Queen and May
Queen Elizabeth welcomes Theresa May at the start of an audience in Buckingham Palace, where she invited her to become Prime Minister, in July Reuters

Theresa May has repeatedly said she does not want to give a "running commentary" on the UK's Brexit plans and that mantra appears to even apply to her dealings with the Queen.

The monarch's relationship with Theresa May reportedly got off to a bad start when her 13th prime minister did not share any of her Brexit plans when she first stayed at Balmoral.

May's two-day visit to the Scottish residence of the Queen in September was only two months after the EU referendum vote and it was unlikely that the plans were set in stone. However the monarch and the Duke of Edinburgh were said to be keen to hear more about May's vision, including who she would appoint to cabinet, sources told The Times.

But even with the Queen being the most discrete confidante possible, given that discussions between her and her prime ministers are never disclosed, May kept mum about any plans, with the Times reporting that "both [the Queen and the Duke] were said to have been left disappointed".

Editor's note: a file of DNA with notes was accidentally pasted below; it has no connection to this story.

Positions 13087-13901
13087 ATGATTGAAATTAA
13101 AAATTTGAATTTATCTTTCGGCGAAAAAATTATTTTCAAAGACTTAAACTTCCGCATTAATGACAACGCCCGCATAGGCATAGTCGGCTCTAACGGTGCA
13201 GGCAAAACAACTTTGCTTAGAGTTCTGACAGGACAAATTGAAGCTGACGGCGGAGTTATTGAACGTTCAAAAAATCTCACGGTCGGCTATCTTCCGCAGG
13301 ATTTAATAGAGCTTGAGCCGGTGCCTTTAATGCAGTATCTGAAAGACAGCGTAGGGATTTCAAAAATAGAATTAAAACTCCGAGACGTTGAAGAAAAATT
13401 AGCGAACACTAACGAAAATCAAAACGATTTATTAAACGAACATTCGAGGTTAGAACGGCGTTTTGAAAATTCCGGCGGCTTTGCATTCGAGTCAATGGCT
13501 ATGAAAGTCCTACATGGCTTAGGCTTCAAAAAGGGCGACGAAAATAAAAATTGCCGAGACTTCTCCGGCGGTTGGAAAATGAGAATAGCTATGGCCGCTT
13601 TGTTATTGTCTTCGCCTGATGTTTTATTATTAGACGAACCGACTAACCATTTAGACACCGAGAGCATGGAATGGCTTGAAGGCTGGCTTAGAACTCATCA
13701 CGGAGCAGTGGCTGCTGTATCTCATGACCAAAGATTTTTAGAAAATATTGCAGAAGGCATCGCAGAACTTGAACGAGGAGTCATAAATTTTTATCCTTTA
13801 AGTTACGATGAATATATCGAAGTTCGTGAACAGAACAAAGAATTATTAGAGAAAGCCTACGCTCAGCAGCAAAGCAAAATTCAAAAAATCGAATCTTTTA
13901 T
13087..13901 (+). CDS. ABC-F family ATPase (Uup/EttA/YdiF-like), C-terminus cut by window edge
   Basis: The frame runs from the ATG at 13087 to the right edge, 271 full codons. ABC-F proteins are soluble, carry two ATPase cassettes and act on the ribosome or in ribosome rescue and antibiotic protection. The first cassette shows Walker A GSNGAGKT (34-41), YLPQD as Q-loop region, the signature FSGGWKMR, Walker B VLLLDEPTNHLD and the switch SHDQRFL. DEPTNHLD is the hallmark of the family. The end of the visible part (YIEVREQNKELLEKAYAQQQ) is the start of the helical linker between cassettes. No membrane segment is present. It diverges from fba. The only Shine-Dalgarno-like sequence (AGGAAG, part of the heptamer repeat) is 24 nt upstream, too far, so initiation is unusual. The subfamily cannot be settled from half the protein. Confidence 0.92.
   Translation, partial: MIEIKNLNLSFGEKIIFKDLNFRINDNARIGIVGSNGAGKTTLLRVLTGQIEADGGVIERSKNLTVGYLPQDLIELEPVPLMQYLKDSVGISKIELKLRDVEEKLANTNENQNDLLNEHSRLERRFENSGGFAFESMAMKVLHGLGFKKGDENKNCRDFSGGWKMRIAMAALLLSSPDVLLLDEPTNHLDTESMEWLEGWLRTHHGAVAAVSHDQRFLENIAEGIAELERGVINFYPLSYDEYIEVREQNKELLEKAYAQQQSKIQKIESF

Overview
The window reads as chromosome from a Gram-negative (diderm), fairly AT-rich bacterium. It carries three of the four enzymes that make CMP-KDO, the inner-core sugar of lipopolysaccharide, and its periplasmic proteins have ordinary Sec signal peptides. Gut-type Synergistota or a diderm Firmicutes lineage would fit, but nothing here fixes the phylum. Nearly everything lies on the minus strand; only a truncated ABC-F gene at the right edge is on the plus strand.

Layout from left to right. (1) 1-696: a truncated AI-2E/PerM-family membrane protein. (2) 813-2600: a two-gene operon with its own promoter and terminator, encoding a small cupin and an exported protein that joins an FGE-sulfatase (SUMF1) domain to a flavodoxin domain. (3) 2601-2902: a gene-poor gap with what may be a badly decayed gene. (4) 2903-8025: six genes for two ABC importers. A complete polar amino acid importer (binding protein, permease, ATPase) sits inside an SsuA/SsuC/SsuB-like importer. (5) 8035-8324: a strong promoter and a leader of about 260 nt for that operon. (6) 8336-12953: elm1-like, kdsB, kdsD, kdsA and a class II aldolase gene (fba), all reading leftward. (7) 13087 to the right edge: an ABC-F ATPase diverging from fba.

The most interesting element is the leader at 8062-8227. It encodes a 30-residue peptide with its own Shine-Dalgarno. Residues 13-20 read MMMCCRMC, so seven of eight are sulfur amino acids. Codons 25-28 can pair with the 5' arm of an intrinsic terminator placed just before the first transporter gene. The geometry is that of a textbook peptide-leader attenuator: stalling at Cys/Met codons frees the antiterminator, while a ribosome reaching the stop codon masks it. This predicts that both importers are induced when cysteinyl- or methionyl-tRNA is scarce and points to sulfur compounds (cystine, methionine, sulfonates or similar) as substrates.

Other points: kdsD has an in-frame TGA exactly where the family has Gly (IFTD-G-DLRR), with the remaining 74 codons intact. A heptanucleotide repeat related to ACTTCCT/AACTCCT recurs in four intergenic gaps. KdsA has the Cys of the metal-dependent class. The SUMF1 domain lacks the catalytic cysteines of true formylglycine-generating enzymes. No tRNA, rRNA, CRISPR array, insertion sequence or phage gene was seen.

The paper emphasised there was no suggestion the Queen and the prime minister did not get along.

A Buckingham Palace spokesman said: "By long-established convention we never disclose details of discussions between the Queen and her prime ministers. Nor would we comment on anonymously sourced conjecture of this kind."

Downing Street said: "We never comment on private conversations with the Queen."

On Tuesday (20 December), May was criticised for giving cagey answers to Brexit questions posed by MPs on the liaison committee.

On Thursday (22 December), the Queen travelled to Sandringham by helicopter for her Christmas break after being forced to delay her travel plans for 24 hours as she and the Duke of Edinburgh were suffering from "heavy colds".